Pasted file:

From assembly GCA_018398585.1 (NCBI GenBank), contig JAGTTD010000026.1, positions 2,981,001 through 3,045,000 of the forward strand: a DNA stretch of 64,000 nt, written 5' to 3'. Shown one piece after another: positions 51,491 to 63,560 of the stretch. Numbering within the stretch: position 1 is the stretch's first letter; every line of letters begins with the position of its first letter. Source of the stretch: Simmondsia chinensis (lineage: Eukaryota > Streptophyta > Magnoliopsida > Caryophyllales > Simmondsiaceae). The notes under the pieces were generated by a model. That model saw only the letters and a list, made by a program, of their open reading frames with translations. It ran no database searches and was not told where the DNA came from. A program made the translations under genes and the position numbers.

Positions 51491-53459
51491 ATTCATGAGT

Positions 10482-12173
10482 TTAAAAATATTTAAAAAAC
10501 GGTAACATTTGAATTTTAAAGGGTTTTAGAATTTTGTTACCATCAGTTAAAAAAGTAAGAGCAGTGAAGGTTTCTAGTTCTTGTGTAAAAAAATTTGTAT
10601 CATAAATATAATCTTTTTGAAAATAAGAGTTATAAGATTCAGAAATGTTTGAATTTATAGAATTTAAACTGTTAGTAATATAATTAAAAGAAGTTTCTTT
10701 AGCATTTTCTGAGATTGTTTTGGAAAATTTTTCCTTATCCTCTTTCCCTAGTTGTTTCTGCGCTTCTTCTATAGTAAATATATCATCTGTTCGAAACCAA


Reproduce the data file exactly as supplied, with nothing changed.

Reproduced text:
From assembly GCA_018398585.1 (NCBI GenBank), contig JAGTTD010000026.1, positions 2,981,001 through 3,045,000 of the forward strand: a DNA stretch of 64,000 nt, written 5' to 3'. Shown one piece after another: positions 51,491 to 63,560 of the stretch. Numbering within the stretch: position 1 is the stretch's first letter; every line of letters begins with the position of its first letter. Source of the stretch: Simmondsia chinensis (lineage: Eukaryota > Streptophyta > Magnoliopsida > Caryophyllales > Simmondsiaceae). The notes under the pieces were generated by a model. That model saw only the letters and a list, made by a program, of their open reading frames with translations. It ran no database searches and was not told where the DNA came from. A program made the translations under genes and the position numbers.

Positions 51491-53459
51491 ATTCATGAGT

Positions 10482-12173
10482 TTAAAAATATTTAAAAAAC
10501 GGTAACATTTGAATTTTAAAGGGTTTTAGAATTTTGTTACCATCAGTTAAAAAAGTAAGAGCAGTGAAGGTTTCTAGTTCTTGTGTAAAAAAATTTGTAT
10601 CATAAATATAATCTTTTTGAAAATAAGAGTTATAAGATTCAGAAATGTTTGAATTTATAGAATTTAAACTGTTAGTAATATAATTAAAAGAAGTTTCTTT
10701 AGCATTTTCTGAGATTGTTTTGGAAAATTTTTCCTTATCCTCTTTCCCTAGTTGTTTCTGCGCTTCTTCTATAGTAAATATATCATCTGTTCGAAACCAA